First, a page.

It is true that many young people who love falsely, i.e., simply surrendering themselves and giving up their solitude (the average person will of course always go on doing that), feel oppressed by their failure and want to make the situation they have landed in livable and fruitful in their own, personal way. For their nature tells them that the questions of love, even more than everything else that is important, cannot be resolved publicly and according to this or that agreement; that they are questions, intimate questions from one human being to another, which in any case require a new, special, wholly personal answer. But how can they, who have already flung themselves together and can no longer tell whose outlines are whose, who thus no longer possess anything of their own, how can they find a way out of themselves, out of the depths of their already buried solitude? They act out of mutual helplessness, and then if, whit the best of intentions, they try to escape the conventions that is approaching them (marriage, for example), they fall into the clutches of some less obvious but just as deadly conventional solution. For then everything around them is convention. Wherever people act out of a prematurely fused, muddy communion, every action is conventional: every relation that such confusion leads to has its own convention, however unusual (i.e., in the ordinary sense immoral) it may be; even separating would be a conventional step, an impersonal, accidental decision without strength and without fruit.

Wednesday, April 11, 2007

Pe/reli/gion Hole

I felt her looking at me. With my eyes closed and my fingers wrapped around what must have seemed to her like a talisman. My head was covered with a silk scarf.

I could almost see the thought bubble floating above her head. "Ugh. Another one of those religious types."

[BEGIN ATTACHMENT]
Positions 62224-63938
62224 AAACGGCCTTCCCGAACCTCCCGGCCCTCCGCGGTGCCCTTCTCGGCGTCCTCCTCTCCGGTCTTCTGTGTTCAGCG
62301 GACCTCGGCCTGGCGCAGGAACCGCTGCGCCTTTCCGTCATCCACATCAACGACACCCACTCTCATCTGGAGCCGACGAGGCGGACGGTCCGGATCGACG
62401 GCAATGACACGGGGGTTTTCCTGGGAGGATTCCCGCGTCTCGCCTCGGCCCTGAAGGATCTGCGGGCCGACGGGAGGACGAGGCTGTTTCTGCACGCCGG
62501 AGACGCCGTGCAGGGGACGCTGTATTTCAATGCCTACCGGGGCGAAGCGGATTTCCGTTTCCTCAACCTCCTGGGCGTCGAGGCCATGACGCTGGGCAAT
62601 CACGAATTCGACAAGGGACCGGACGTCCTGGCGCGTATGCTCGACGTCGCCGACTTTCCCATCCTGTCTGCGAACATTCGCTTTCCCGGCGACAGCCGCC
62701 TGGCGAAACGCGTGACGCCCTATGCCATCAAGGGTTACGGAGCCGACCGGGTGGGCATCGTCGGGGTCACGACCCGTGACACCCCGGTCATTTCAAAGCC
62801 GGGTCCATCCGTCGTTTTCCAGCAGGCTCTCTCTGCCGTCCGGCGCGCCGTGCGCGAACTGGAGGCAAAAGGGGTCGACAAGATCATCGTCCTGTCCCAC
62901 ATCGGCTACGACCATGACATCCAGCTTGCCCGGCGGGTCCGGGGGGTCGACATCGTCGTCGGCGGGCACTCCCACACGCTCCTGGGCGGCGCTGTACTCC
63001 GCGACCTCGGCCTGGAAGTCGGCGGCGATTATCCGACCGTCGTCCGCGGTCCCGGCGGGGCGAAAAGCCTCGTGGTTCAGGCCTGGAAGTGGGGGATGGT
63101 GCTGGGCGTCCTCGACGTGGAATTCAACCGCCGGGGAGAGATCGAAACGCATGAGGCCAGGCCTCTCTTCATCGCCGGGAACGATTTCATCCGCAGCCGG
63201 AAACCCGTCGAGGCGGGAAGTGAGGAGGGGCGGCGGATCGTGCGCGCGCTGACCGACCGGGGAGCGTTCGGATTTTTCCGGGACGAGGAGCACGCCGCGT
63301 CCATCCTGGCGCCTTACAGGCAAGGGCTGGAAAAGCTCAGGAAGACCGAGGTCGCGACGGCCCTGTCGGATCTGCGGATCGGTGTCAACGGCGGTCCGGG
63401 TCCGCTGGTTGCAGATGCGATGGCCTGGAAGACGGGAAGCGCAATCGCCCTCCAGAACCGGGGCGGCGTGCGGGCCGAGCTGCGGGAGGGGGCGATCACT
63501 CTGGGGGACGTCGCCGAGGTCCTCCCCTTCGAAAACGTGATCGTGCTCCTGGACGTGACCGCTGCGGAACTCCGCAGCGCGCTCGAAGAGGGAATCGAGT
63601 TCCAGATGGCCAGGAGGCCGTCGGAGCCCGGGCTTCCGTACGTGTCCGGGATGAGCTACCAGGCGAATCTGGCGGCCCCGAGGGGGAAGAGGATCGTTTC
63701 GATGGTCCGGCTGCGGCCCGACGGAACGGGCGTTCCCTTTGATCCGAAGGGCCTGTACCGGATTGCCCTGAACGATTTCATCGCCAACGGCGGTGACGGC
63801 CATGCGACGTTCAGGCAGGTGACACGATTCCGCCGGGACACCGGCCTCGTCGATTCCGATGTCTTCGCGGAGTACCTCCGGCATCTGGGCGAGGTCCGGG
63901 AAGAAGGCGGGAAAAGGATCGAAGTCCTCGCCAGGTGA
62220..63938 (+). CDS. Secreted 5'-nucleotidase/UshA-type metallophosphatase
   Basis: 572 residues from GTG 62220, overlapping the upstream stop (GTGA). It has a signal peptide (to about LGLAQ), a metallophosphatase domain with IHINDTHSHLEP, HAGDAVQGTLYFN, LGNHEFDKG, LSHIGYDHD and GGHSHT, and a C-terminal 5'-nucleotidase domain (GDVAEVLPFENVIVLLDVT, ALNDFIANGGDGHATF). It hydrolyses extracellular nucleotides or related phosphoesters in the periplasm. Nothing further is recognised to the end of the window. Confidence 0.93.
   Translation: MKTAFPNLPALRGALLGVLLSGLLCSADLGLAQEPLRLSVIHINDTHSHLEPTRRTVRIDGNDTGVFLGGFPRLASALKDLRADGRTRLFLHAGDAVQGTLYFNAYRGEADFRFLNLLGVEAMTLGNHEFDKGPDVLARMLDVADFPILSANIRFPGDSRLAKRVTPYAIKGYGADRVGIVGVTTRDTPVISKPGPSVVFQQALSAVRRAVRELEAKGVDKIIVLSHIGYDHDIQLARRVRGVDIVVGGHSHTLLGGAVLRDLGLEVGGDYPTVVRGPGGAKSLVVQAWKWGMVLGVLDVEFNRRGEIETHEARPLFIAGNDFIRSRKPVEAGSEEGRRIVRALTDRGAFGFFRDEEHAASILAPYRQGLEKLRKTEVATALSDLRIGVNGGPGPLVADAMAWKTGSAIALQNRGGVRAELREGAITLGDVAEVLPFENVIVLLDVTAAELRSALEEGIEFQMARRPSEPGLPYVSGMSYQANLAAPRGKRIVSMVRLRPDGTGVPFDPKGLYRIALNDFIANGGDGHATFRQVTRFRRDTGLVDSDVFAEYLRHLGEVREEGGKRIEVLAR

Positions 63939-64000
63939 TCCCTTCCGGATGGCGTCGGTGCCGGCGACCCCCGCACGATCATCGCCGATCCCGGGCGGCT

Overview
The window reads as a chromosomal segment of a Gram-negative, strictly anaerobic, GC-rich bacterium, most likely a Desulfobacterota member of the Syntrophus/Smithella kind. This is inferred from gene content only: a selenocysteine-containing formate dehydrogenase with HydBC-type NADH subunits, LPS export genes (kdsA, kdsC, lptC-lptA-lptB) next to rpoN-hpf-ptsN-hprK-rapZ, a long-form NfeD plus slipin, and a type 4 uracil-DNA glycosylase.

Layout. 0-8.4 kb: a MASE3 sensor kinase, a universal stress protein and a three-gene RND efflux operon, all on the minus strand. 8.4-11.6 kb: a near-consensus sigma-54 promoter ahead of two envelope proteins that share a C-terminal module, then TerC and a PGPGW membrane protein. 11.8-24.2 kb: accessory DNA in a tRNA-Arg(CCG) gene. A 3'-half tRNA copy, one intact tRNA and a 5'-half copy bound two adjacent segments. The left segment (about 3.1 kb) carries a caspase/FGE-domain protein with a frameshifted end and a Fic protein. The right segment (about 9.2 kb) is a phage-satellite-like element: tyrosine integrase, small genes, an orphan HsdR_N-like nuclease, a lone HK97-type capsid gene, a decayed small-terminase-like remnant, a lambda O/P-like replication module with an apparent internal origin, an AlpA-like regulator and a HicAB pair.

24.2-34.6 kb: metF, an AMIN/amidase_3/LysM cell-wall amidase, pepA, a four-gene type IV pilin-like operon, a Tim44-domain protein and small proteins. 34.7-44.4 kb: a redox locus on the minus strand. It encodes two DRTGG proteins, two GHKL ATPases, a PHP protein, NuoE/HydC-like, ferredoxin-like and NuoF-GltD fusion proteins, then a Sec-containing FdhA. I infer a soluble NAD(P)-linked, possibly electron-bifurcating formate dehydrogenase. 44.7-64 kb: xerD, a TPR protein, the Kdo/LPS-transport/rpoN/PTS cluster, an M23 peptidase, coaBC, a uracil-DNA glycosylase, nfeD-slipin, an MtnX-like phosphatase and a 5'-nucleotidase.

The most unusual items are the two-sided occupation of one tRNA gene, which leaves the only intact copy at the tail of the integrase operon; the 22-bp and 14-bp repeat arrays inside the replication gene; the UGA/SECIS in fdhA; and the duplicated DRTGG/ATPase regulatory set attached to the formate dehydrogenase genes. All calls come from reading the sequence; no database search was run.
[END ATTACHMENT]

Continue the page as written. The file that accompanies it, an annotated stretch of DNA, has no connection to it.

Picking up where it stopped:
Religious, huh? What kind of religion then?

I might be a Hindu, with my name, my upbringing, my vegetarianism, transitory beliefs in multiple "Gods" for multiple purposes, my belief in Karma and love of Diwali.
I might be a Buddhist, with my pacifist nature, my belief in moderation and 'the middle path'.
I might be a Christian, with my belief in kindness and forgiveness trumping revenge and regret, my sometimes Puritanical guilt and Protestant Work Ethic.
I might be a Muslim, with my belief in generosity towards the lesser privileged, and my reverence for culture and history.
I might be a Jew for my Shylockian ways and immense respect for learning.
I might even be a Shaman, with my feeling of connectedness with everything and everyone and belief in sustainability and honoring earth's spirit.
I might be a Jain, with my intolerance of violence and hurtfulness of creatures big and small.

Who would have ever guessed! I suppose you could call me religious.


Tuesday, April 03, 2007

9 crimes

Like one of Damien Rice's earlier hits, Blower's Daughter, which I absolutely love as well, for all kinds of reasons, I fell in love with this song too - "at first sound" :)
I don't know why this song is called 9 crimes, and I am not even entirely sure what the song is about other than to imagine that it's about being with Someone and thinking about/cheating on that Someone with Somebody Else.
Sort of a common theme in plenty of cool music, as it happens. Like Suzanne Vega puts it, "It won't do to dream of Caramel, to think of cinnamon, and long for you". Listen to Caramel in a car alone in the middle of a lonely highway at night and you'll know what she's getting at.

Ok, consider this my best attempt at getting over Blogger's Block. Maybe I can trace that to Dissertation Writer's Block. Or maybe the two blocks have a common cause - Blockheadedness. See what I mean? I can't even write a decent post script...:( Help!!